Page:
Silverstone ST45NF Nightjarby Christoph Katzer on August 25, 2008 1:00 AM EST
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Silverstone is a familiar name in our PSU testing facilities, and today we will be looking at the fifth power supply from Silverstone. It is also the second fanless power supply we've reviewed, following the Amacrox Calmer 560. Silverstone has left a consistently good impression with high quality and very good results, and the 700W Decathlon was especially impressive with its near-silent performance. Obviously, we're going to get true silence today since the Nightjar doesn't have a fan. The cooling is done with high efficiency large heatsink sitting on top of the power supply. The market for these power supplies is somewhat limited, since airflow is vital to modern PC systems. Using a power supply that doesn't contribute at all to system cooling - and in fact can do the exact opposite - typically causes issues with temperatures.
To avoid more serious cooling problems, fanless power supplies are generally limited to lower power ratings, such as the 450W model we're reviewing today. This also makes sense considering any system with need for more power will have high-end graphics cards and processors that run noisy fans. The usefulness of a fanless power supply is thus very limited, or at best it's a way to reduce (but not fully eliminate) noise. The market where they make the most sense is for HTPCs. They need to run as quietly as possible since they are in the same room where you want to watch your favorite movies. They also don't need a ton of power (usually) since most of the components are relatively low power - all you need is a moderate CPU and a GPU with H.264 decoding support (which you can now get with certain IGPs). We already tested a fanless power supplies with a peak output of 560W, but 400W will be just fine for all but the most demanding HTPCs. (Ed: So Anand's monster with 20TB of storage or whatever doesn't qualify?)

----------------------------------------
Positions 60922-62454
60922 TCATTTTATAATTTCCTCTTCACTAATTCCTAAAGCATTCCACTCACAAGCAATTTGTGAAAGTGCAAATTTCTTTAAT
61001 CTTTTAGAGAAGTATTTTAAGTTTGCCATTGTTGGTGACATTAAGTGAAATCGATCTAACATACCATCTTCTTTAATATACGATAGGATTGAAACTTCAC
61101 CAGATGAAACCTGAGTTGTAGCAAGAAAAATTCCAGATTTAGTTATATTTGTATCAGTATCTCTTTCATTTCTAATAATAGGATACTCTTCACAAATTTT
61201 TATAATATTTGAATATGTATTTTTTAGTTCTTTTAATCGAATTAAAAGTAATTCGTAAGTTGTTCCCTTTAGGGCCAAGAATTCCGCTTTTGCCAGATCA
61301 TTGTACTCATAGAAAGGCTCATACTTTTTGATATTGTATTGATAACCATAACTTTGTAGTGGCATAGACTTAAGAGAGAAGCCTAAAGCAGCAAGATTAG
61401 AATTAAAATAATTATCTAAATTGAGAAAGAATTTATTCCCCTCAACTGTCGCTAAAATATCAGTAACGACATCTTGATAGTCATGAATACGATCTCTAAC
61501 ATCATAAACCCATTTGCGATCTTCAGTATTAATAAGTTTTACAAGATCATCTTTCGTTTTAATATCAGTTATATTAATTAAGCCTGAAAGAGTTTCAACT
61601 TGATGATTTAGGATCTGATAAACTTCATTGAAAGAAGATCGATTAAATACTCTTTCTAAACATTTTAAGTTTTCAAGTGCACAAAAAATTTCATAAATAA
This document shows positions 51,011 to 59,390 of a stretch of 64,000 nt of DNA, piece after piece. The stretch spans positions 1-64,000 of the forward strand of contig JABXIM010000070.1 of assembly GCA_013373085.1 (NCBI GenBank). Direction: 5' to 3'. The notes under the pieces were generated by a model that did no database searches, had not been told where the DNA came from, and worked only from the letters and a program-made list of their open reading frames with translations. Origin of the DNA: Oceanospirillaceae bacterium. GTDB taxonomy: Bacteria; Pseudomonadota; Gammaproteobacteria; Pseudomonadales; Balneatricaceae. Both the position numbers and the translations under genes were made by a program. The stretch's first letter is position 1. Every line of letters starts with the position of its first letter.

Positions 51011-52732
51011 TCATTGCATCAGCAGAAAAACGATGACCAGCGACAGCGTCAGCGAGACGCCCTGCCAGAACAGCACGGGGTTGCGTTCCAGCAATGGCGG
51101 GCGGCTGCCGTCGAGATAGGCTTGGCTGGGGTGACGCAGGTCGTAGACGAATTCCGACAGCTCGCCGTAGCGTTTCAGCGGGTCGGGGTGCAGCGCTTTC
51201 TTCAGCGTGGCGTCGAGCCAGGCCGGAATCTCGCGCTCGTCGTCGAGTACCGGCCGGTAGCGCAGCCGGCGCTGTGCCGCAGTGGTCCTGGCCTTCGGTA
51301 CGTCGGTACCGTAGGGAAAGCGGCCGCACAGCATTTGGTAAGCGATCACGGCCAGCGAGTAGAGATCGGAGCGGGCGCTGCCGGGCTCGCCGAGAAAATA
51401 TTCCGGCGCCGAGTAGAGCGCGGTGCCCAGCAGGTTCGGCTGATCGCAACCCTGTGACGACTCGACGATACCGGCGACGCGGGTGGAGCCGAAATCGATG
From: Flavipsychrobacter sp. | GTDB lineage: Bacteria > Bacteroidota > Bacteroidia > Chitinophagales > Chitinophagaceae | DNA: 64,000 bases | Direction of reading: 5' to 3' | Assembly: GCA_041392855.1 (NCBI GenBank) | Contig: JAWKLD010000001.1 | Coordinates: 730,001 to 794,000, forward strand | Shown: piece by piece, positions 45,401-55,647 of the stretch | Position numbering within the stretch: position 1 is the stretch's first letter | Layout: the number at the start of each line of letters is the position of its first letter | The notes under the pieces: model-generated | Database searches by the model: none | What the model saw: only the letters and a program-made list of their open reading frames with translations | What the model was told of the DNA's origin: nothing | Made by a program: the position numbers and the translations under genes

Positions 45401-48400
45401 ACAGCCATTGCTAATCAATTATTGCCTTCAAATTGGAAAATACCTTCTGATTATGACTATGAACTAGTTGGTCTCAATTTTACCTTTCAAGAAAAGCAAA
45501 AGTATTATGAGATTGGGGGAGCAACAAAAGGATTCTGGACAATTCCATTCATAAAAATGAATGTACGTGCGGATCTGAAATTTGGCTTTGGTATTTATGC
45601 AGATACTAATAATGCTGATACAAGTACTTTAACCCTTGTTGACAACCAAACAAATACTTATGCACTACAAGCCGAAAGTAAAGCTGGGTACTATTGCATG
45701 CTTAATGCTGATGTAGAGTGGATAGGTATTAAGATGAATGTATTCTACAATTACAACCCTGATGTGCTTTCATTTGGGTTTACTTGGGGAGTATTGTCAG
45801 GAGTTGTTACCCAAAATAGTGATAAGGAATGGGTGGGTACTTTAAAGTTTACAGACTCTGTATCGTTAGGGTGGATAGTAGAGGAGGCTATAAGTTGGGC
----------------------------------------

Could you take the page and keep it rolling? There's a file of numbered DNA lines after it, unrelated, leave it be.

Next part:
The label indicates a peak output of 450W, which as mentioned should be the maximum this sort of power supply needs to offer. We also find an intelligent setup within the lower voltage rails. The 3.3V and 5V rails are rated at only 22A for the 3.3V rail and 15A for the 5V rail. Together they can still supply 130W, which is sufficient for modern systems. The single 12V rail is rated at 35A, which makes us wonder if anyone cares about ATX safety regulations.